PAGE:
St Annes Specsavers is offering advice to the one in five St Annes residents who suffer from hay fever*, on how best to protect their eyes.

More than 16 million people in Britain suffer from hay fever, and the figure is expected to rise to 30 million within the next two decades. Ninety five per cent of sufferers are allergic to grass pollen, and with spring starting earlier and autumn ending later in recent years, the allergy season is being prolonged.

25th anniversary

To coincide with the 25th anniversary of the Allergy UK charity, which is campaigning to make the UK #allergyaware, Edwin Shield, Specsavers St Annes store director, is encouraging sufferers to act now to lessen the effect of the high grass pollen count.

Edwin says: ‘Although it’s true that prevention is better than cure, we understand that staying indoors throughout summer isn’t very appealing or practical.

‘There are things you can do to minimise the amount of pollen that comes into contact with your eyes when outside and some are simpler than you might think. Wearing wraparound glasses or sunglasses will help keep pollen away from your eyes. If you have a fringe, keep it off your face, as it will catch pollen and drop it into your eyes.’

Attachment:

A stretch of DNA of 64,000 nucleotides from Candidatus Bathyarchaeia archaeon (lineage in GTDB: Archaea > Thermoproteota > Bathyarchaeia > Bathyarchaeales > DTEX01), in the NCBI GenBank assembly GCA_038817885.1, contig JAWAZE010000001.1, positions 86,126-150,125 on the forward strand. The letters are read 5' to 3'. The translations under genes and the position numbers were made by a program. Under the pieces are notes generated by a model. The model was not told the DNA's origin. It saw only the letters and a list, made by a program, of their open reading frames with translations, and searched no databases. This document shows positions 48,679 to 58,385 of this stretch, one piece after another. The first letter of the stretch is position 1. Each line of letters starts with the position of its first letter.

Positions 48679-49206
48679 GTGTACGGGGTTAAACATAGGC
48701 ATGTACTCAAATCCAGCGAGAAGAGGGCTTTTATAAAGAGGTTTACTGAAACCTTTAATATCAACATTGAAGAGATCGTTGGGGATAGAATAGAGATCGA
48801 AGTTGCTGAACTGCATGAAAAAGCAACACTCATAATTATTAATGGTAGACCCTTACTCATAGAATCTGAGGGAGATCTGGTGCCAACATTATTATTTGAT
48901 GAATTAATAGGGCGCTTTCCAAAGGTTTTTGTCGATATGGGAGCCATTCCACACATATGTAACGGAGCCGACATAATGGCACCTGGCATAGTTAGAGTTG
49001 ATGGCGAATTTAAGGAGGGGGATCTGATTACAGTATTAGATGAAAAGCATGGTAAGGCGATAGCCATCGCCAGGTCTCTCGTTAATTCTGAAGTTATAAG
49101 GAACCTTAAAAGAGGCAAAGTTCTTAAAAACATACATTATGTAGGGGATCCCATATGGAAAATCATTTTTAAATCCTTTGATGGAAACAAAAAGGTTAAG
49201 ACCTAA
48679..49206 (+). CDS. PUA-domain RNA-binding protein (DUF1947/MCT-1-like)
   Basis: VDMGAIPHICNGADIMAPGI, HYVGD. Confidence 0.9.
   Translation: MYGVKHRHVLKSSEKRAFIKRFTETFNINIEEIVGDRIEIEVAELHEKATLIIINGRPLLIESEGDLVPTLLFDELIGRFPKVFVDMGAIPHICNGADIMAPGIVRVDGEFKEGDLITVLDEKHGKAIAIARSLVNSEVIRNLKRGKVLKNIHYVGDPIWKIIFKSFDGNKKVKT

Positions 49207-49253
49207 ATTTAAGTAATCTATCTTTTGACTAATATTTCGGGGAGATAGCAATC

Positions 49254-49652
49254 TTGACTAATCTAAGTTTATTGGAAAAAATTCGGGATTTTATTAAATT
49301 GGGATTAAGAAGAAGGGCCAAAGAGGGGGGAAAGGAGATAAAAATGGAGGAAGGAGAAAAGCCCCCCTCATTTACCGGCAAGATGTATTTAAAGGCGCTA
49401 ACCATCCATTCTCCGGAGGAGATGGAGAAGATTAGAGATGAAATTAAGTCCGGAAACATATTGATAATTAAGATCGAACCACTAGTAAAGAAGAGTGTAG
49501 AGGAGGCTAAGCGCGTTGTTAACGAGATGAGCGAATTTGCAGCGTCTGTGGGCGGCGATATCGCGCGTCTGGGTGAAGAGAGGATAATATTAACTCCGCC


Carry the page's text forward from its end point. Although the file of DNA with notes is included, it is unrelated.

Top tips

Edwin also emphasises the golden rule: never rub or scratch your eyes. ‘This really will only aggravate the effects of the allergic reaction further,’ he says. ‘You also don’t want to be caught out on the day you start to suffer. If you know that your eyes are sensitive to pollens, stock up now to ensure you have your usual eye drops ready.

‘If you’ve suffered from hay fever for years and have an idea of when it will kick in, you can start using eye drops a couple of weeks in advance. This can significantly reduce the inflammation caused by airborne pollens.

‘It’s important to point out that most eye drops are designed to be used by those who wear hard or gas permeable contact lenses, or no contact lenses at all. You shouldn’t use eye drops while wearing soft contact lenses unless they are specifically formulated for that purpose.’

The pollen count is at its highest between 10.30am and 3.30pm, and so hay fever sufferers who are outside between these hours will suffer the strongest symptoms.

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